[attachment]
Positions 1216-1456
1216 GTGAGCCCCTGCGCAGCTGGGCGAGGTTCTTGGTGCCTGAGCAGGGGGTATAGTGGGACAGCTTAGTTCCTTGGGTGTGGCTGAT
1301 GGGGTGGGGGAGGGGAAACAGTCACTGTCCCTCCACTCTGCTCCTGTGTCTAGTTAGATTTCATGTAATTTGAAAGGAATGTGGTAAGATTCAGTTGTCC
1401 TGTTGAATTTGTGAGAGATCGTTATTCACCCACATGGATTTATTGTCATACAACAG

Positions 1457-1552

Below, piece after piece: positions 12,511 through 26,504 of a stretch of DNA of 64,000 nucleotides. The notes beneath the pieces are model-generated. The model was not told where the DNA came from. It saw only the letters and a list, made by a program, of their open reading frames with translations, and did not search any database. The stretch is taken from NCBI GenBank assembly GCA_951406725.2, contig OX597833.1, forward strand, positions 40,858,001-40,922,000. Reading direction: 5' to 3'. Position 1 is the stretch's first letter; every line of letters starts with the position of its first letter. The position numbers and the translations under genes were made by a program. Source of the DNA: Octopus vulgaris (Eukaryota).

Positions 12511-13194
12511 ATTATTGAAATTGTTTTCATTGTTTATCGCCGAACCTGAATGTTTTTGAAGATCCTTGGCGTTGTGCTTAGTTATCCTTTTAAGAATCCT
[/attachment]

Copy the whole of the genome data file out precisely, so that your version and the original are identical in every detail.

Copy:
Positions 1216-1456
1216 GTGAGCCCCTGCGCAGCTGGGCGAGGTTCTTGGTGCCTGAGCAGGGGGTATAGTGGGACAGCTTAGTTCCTTGGGTGTGGCTGAT
1301 GGGGTGGGGGAGGGGAAACAGTCACTGTCCCTCCACTCTGCTCCTGTGTCTAGTTAGATTTCATGTAATTTGAAAGGAATGTGGTAAGATTCAGTTGTCC
1401 TGTTGAATTTGTGAGAGATCGTTATTCACCCACATGGATTTATTGTCATACAACAG

Positions 1457-1552

Below, piece after piece: positions 12,511 through 26,504 of a stretch of DNA of 64,000 nucleotides. The notes beneath the pieces are model-generated. The model was not told where the DNA came from. It saw only the letters and a list, made by a program, of their open reading frames with translations, and did not search any database. The stretch is taken from NCBI GenBank assembly GCA_951406725.2, contig OX597833.1, forward strand, positions 40,858,001-40,922,000. Reading direction: 5' to 3'. Position 1 is the stretch's first letter; every line of letters starts with the position of its first letter. The position numbers and the translations under genes were made by a program. Source of the DNA: Octopus vulgaris (Eukaryota).

Positions 12511-13194
12511 ATTATTGAAATTGTTTTCATTGTTTATCGCCGAACCTGAATGTTTTTGAAGATCCTTGGCGTTGTGCTTAGTTATCCTTTTAAGAATCCT